14 Dec 2010

Soup and Bread. Again.

Posted by annmcolford

When last we met, I was heading to kitchen to make soup. Well, that soup turned out delicious, and it was the start of a soup-making frenzy over the past month, just in time for the onset of winter weather.

Inspired by a recipe for Mexican Turkey Stew that I saw on the Hispanic Food Network site (http://www.hfntv.com/), I first made a sort of Mexican-influenced chicken soup. Salsa and a hot pepper added a touch of warmth, but the rice and the broth kept things from getting too heavy.

Here’s the lowdown: Sauté chopped onion, garlic and hot wax pepper in olive oil. Add ½ cup white wine, plus a dash of oregano and chili powder. Next, add about 1 quart-plus of chicken stock, plus cut-up leftover chicken. Stir in ¼ cup of mild salsa, and 1 large carrot (or 2 small ones), grated. Pull the leaves off several stems of cilantro until you have about ½ cup of leaves; chop the stems and add them to the soup now; set aside the leaves. Add a sploosh of cider vinegar. Let simmer for 1 to 2 hours. About 20 minutes before serving, add 1 to 2 cups leftover cooked brown rice. Just before serving, stir in the cilantro leaves.

The end result? Seriously yummy.

That soup was so popular that I made a second batch the following week. (And it disappeared just as fast as the first one.) Then, on the day before Thanksgiving, I bought myself a rather large fresh free-range turkey from Huckleberry’s. (They had them on sale for $1.99 a pound.) I knew I was going to be a guest on Thanksgiving and thus would have no leftovers. I did a basic roasted turkey, with gravy, Delicata squash, sweet potatoes and improvised cranberry chutney. My friend Craig joined me for that meal, then I made a big pot of turkey stock on Saturday, as the snow fell all day. I froze most of the stock and much of the meat but made a batch of turkey mole soup on Sunday, to share with friends. It, too, was kind of an improvisation, and I had a few nervous moments before all the spices mellowed out, but it worked out pretty well. I don’t think it was quite as successful as the first Mexican-inspired chicken soup—it’ll take some tweaking if I decide to make it again—but it was definitely hot and hearty.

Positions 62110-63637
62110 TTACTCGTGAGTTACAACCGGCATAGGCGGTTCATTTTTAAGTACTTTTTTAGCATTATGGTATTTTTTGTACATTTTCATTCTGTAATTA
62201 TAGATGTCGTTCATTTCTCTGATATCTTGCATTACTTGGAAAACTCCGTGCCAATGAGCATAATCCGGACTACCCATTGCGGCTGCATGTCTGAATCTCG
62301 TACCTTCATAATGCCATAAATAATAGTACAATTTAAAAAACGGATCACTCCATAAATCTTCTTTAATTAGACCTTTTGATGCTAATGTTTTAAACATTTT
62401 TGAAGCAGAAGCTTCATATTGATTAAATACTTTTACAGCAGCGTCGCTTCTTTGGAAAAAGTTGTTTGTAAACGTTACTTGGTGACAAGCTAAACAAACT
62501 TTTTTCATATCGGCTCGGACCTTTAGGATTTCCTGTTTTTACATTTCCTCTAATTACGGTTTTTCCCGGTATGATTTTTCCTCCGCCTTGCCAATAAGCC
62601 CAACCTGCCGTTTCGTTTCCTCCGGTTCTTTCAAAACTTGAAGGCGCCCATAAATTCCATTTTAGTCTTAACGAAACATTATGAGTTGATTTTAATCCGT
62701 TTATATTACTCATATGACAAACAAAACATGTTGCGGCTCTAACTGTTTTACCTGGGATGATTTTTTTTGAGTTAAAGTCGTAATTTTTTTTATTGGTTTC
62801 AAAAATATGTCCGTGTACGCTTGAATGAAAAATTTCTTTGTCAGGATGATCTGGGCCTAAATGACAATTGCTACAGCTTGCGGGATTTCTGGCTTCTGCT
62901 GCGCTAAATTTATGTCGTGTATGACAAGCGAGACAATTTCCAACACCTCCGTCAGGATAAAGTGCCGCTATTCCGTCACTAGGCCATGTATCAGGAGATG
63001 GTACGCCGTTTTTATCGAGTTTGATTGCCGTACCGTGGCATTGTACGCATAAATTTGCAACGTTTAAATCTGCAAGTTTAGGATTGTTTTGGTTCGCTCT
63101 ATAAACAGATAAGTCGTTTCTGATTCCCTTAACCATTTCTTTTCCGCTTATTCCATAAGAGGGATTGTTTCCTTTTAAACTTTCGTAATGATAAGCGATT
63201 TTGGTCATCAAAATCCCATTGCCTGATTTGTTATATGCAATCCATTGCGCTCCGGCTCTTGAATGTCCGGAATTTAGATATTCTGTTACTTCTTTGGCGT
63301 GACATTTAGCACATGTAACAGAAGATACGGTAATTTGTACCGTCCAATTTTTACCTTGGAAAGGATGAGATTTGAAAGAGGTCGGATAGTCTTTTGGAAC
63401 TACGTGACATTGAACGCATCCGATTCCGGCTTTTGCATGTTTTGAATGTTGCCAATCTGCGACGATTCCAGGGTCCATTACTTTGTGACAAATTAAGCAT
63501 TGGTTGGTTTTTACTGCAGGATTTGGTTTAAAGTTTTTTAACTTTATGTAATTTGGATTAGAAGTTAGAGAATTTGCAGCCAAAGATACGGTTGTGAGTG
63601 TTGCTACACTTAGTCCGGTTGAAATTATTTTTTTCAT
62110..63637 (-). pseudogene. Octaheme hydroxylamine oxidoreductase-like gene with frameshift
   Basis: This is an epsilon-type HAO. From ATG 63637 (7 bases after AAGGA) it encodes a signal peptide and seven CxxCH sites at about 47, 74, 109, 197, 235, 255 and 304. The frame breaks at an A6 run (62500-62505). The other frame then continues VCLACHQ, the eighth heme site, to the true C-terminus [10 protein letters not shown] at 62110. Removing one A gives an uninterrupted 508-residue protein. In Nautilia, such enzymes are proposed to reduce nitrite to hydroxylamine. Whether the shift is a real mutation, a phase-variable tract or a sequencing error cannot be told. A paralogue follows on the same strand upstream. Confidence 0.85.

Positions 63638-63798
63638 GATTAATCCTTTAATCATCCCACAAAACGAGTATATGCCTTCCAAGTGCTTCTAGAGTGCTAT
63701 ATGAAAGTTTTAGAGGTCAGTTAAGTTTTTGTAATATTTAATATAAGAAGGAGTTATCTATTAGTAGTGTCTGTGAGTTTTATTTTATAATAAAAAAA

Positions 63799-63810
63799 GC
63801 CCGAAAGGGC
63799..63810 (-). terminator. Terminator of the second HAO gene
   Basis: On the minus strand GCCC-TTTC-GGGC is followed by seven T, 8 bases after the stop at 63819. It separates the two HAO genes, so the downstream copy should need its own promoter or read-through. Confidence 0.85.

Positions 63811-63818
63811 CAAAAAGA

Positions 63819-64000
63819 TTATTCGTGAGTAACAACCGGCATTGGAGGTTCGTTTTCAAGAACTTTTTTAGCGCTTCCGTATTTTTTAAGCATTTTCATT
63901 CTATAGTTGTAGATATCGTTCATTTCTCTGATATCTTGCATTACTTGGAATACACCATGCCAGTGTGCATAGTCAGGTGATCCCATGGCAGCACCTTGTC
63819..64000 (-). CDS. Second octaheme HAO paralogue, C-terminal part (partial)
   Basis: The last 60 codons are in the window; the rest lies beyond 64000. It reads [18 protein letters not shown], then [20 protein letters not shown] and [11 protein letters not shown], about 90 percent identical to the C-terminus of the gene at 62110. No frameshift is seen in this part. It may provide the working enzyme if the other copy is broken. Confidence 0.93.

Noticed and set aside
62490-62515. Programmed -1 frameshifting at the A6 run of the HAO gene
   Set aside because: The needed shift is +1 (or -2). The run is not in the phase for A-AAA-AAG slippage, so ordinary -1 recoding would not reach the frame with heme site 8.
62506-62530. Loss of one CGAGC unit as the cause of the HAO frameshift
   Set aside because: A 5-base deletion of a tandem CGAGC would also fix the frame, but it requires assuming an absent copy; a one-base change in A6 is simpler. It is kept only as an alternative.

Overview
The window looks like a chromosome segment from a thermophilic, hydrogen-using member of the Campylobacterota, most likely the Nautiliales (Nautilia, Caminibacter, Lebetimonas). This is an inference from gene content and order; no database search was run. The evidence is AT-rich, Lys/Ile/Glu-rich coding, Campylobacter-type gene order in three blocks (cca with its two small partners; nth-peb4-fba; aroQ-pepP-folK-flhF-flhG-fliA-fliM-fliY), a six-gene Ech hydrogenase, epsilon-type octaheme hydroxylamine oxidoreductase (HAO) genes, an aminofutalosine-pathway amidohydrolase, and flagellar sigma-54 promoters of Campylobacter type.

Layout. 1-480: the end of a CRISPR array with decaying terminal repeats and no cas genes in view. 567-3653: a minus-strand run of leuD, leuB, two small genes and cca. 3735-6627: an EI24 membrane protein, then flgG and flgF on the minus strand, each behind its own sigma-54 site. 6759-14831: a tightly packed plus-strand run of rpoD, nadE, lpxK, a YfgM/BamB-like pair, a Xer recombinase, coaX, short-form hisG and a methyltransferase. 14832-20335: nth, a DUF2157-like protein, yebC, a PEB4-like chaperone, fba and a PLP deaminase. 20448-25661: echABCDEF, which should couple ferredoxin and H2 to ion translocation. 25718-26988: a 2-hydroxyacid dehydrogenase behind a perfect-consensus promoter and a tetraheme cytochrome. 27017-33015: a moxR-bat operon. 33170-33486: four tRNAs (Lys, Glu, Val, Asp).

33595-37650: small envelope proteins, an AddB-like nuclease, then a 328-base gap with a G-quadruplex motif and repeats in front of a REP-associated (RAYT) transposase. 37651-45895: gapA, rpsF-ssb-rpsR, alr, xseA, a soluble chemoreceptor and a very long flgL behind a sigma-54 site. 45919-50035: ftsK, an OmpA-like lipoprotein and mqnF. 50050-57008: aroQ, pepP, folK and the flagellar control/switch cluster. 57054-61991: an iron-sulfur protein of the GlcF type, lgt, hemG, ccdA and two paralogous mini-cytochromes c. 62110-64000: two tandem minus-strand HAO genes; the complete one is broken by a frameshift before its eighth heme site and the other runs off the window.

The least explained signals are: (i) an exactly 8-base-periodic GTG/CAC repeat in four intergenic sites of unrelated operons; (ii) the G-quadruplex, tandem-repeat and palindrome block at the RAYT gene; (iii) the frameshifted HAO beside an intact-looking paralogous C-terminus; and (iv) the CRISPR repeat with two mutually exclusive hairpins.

Last week, I switched over to beef and resurrected a beef stew recipe from my well-used (vintage 1983) copy of The Loaf and Ladle Cookbook. (I used to hang out at the Loaf and Ladle restaurant and bar in Exeter, New Hampshire, back in the late 1980s, when I lived staggering distance away.) I had fond memories of this stew recipe, but it turned out to be too sweet for my taste now. Still, there was much to love about it. I love that it is rather brothy, because it’s not thickened other than by the starch from the potatoes. (I used sweet potatoes, which delivered less starch, I think, along with some extra sweetness. I also added a parsnip, adding even more spicy sweetness.) Next time, I’ll cut back on the added sugar, and chances are good that won’t have a parsnip that needs to be used, either.

No soup so far this week, although I did just make a batch of meatballs (a 50/50 mix of ground beef and turkey) and sauce for a potluck that I’m hosting on Wednesday. Maybe soup on Friday. We’ll see.

Yesterday, I finally climbed back aboard the bread-baking wagon, after October’s no-wheat edict knocked the wind from my sails. (How’s that for mixing metaphors?) After a chance conversation with Rene Featherstone of Lentz Spelt Farms the other day—he was in town delivering products to Petunias Marketplace while I was briefly holding down the fort there—I felt more confident about working with spelt dough. I tracked down a couple of recipes online for spelt bread, chose one, and off I went. The gluten that forms with spelt is not nearly as hardy as wheat gluten, as Rene had warned me; it won’t hold up to much kneading, and the dough is almost more like batter than bread dough. And even though the second rise brought the dough beyond the height of the loaf pan, it deflated slightly with the jostling of getting the pan into the oven. The top ended up flat and even with the sides of the pan. Despite that, though, the texture and taste were lovely. (And I don’t think it was just because I’ve gone two months without eating any bread.) The crust browned nicely, and the interior crumb was fairly light and not at all coarse. I splurged on a couple of big, thick pieces while it was still slightly warm—with butter on top, of course—and it was a wonderful treat. I’m thinking there will be more experimentation in my future.

No deep thoughts for today. Just cooking.

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